Giganotosaurus, Tyrannosaurus, Spinosaurus vs A herd of Steppe Mammoths

Posted in the Dinosaur Forum

“One Shall Fall,One Will Stand.”

Since: Mar 11

Albany

#1 Jun 10, 2014
Who would win? The Tyrant Lizard King, the Spine Lizard from Egypt, the Giant Southern Lizard or the mammoth herd?
Prehistory

Toronto, Canada

#2 Jun 10, 2014
Maxos Gojira wrote:
Who would win? The Tyrant Lizard King, the Spine Lizard from Egypt, the Giant Southern Lizard or the mammoth herd?

How many in the herd?

Since: Jun 14

Location hidden

#3 Jun 10, 2014
Well, a herd is pretty darn large. And a Steppes Mammoth is as big as a T.Rex. So if the therapods stayed clear of the herd, it can be a 1v1. But if they are caught in the stamepede, well then they're dead.
candiru_attack

San Francisco, CA

#4 Jun 10, 2014
I don't know much about mammoths, but if they're anywhere near as mobile and dangerous as African elephants, the theropods don't have a chance. Besides, there's probably just too many in a "herd' for them to lose.

Since: Jun 14

Location hidden

#5 Jun 10, 2014
Well, time to use my author skills!:)

Once upon a time in the land of ''Dinosauria'', there were 3 dinosaurs battling it out for king of the dinosaurs. It was Giganotosaurus, T.Rex, and Spinosaurus.

W-wait a minute, we're missing something here. WHERE IS FREAKING CARCHDONTOSAURUS!? Jeevers, ready the mammoths!

So Jeevers released 50 Steppe Mammoth and they crushed the therapods to death. The end.

“One Shall Fall,One Will Stand.”

Since: Mar 11

Albany

#6 Jun 11, 2014
It's gonna be a herd of 5 lone mammoths versus the trio of super predators.
Prehistory

Toronto, Canada

#7 Jun 11, 2014
Maxos Gojira wrote:
It's gonna be a herd of 5 lone mammoths versus the trio of super predators.
Well, that isn't fair, a predator can each fight a mammoth. However, the two others can come over and attack while the theropods are distracted.

If you add Carcharodontosaurus and Tarbosaurus to the mix though...

“This is all from a seed”

Since: Jun 14

Location hidden

#8 Jun 11, 2014
Anyone ever wonder why most tyrannosuars have little arms? If evolution had been allowed to run it's course without that blanket of ash, would those arms have grown bigger or just disappeared all together.

But, anyway, the steppe mammoths would tears those "super predators" apart.(I'm putting super predator in quotes because compared to a herd of steppe mammoths, that's what they are).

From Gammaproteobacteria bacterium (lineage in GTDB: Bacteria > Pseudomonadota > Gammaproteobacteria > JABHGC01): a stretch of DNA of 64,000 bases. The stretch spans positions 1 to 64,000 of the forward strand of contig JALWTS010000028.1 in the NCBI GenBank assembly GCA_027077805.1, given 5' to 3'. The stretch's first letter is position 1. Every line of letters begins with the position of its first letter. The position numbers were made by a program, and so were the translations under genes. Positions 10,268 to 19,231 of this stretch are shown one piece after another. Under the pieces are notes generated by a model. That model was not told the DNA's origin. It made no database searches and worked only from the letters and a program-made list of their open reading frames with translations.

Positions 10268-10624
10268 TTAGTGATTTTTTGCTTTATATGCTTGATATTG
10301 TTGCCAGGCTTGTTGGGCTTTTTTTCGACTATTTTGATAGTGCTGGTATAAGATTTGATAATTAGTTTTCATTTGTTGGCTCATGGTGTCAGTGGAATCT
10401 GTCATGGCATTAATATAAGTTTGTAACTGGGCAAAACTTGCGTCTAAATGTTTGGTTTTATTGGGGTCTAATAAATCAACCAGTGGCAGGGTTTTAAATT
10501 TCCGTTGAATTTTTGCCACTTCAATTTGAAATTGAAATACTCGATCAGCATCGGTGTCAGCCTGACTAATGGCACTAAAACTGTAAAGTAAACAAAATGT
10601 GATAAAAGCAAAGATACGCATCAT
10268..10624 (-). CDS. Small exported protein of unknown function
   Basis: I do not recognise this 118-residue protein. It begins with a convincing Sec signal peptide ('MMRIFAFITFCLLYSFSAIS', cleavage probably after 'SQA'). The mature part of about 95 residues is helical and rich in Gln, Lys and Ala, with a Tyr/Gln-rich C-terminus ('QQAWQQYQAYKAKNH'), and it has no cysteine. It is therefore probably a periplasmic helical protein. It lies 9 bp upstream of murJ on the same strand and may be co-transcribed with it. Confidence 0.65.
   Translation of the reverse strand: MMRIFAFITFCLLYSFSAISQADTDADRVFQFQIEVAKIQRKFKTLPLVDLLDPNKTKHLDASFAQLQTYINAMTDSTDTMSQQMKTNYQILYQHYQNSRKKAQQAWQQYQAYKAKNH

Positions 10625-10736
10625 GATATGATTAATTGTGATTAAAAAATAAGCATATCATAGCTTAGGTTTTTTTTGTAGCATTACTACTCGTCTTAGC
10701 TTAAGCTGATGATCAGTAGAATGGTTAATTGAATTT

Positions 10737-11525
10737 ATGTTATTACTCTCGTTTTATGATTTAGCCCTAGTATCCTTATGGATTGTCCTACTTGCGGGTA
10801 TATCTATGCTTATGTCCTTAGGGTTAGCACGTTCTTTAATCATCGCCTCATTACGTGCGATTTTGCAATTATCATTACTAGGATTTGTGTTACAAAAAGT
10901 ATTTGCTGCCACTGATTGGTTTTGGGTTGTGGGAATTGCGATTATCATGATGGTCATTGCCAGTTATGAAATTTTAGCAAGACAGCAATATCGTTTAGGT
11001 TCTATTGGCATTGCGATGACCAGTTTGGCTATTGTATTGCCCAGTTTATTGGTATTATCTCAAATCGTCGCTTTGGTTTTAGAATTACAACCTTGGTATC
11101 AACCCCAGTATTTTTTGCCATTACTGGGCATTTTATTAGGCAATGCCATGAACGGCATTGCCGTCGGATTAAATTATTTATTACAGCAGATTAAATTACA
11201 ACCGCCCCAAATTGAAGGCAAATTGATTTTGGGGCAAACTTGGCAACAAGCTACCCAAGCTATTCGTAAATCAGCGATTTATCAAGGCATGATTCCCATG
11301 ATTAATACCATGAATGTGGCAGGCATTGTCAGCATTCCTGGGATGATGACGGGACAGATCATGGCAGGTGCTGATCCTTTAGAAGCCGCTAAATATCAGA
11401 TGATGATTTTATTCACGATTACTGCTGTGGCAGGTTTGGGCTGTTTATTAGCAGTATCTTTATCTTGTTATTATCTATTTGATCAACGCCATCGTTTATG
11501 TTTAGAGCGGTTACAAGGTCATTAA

Those big tusks would be quite formidable. Stabby, stabby and all that.

Offtopic?
candiru_attack

San Francisco, CA

#9 Jun 11, 2014
An Adorable Kitten wrote:
Anyone ever wonder why most tyrannosuars have little arms? If evolution had been allowed to run it's course without that blanket of ash, would those arms have grown bigger or just disappeared all together.
But, anyway, the steppe mammoths would tears those "super predators" apart.(I'm putting super predator in quotes because compared to a herd of steppe mammoths, that's what they are).
Those big tusks would be quite formidable. Stabby, stabby and all that.
Offtopic?
The arms weren't exactly limiting the tyrannosaurs, were they? They were still mostly (Always?) apex predators., and adding larger arms wouldn't really have increased their fitness. They weren't like modern carnivorans who have to grasp onto prey with their limbs, they could just ambush their prey and crush them swiftly with those jaws. Things don't just converge into some sort of perfect super-dinosaur, different groups vary. Things like spinosaurids, ornithomimosaurs, and dromeaosaurids had long arms, but they didn't have to evolve crushing bites like tyrannosaurs because that's not something that would increase their fitness.
(Sorry if that sounds a little harsh, I was just trying to correct a misconception)

“This is all from a seed”

Since: Jun 14

Location hidden

#10 Jul 14, 2014
candiru_attack wrote:
<quoted text>
The arms weren't exactly limiting the tyrannosaurs, were they? They were still mostly (Always?) apex predators., and adding larger arms wouldn't really have increased their fitness. They weren't like modern carnivorans who have to grasp onto prey with their limbs, they could just ambush their prey and crush them swiftly with those jaws. Things don't just converge into some sort of perfect super-dinosaur, different groups vary. Things like spinosaurids, ornithomimosaurs, and dromeaosaurids had long arms, but they didn't have to evolve crushing bites like tyrannosaurs because that's not something that would increase their fitness.
(Sorry if that sounds a little harsh, I was just trying to correct a misconception)
No problem, mate.
Oh, damn it, I just broke the never said mate thing.

Also, I don't think that t rex was always an apex predator. At least, for the time that they were around.

Ya know, long before t rex, there was a possibly bigger giant ruling the earth. Siats meekerorum
http://www.wired.com/2013/11/new-dinosaur-sia...
candiru_attack

San Francisco, CA

#11 Jul 14, 2014
The specimen they found was, although a juvenile, 10 feet shorter than T. rex. You cannot just assume that because a juvenile was found that wasn't THAT much smaller than the truly giant theropods, the adult was TEH BIGGEST EVAR!111111 I imagine that Siats was probably closer to Acrocanthosaurus's size than T. rex.

“This is all from a seed”

Since: Jun 14

Location hidden

#12 Jul 14, 2014
Hm, yes but I just have one argument to that.

Argentinosaurus...

Their hatchlings weighed just 5 kilograms.

But they grew to...Drum roll, please...
75 000kg.

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